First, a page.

As we know, the government legalized the recreational use of marijuana in October of 2018, but this does not mean employees can be impaired at work. Much like the rules for the use of alcohol, employers have the right to set rules for non-medical use of marijuana in the workplace. But what about medical marijuana?
The duty to accommodate, as required by provincial and federal human rights legislation, extends to disabled employees who use medical marijuana. These employees should be accommodated in the same way as an employer accommodates any other disabled employee who has been prescribed medication. Accommodation is also required for employees who may have an addiction disability.
That being said, a prescription for medical marijuana does not entitle any employee to be impaired at work, compromise their safety, or the safety of others, smoke in the workplace, or have unexcused absences or late arrivals.
Duty to Accommodate
Employers faced with an accommodation request may wish to consider providing similar accommodation measures it does for other disabled employees. These measures may include moving the employee out of a safety-sensitive position, providing more frequent breaks, implementing alternative scheduling, or altering the employee’s duties, etc. As with other accommodated employees, an employer may wish to request medical information from the employee’s doctor or seek the assistance of an independent medical examiner where there are questions about the employee’s fitness for duty, and what will be appropriate accommodation.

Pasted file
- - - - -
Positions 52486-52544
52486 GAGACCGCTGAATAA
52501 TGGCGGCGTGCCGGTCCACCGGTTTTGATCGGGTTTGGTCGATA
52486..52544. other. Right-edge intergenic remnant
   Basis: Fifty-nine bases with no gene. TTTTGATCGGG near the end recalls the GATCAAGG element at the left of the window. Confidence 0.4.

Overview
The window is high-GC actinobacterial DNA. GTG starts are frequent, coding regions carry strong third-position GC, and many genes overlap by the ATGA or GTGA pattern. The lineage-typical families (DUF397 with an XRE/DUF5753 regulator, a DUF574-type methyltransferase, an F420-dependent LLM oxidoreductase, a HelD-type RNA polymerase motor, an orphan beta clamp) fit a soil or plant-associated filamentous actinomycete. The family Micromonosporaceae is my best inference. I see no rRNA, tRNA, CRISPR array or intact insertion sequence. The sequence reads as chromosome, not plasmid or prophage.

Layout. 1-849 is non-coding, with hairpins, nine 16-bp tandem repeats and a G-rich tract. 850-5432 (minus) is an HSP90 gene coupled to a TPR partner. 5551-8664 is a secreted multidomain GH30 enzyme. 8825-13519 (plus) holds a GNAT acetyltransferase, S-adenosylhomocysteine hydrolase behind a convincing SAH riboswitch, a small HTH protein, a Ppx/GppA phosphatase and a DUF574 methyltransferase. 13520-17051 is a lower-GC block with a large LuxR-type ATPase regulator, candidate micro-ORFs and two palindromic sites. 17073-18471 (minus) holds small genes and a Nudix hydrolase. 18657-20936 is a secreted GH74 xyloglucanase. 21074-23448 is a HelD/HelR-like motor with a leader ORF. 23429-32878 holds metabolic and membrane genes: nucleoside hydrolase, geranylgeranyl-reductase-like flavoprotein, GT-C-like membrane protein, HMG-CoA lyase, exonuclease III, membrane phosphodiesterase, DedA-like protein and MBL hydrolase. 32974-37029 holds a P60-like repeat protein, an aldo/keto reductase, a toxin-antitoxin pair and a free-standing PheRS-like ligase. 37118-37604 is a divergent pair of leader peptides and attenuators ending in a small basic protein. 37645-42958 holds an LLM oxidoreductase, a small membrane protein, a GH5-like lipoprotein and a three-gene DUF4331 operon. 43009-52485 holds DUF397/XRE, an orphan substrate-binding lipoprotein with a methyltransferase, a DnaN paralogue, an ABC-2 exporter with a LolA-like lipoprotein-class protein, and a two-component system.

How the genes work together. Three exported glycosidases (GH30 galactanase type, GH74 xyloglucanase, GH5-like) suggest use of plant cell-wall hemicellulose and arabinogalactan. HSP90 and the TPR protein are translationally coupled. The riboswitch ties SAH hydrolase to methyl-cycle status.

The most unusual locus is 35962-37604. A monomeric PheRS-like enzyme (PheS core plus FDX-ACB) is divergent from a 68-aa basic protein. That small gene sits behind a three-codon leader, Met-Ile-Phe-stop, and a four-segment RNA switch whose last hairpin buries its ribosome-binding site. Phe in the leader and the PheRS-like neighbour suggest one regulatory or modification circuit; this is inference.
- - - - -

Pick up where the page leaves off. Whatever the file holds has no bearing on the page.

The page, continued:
In light of conflicting case law, employers may wish to seek legal guidance on whether – and how – to accommodate an employee who has been prescribed medical marijuana. Please do not hesitate to reach out to speak with an e2r™ Advisor with any questions.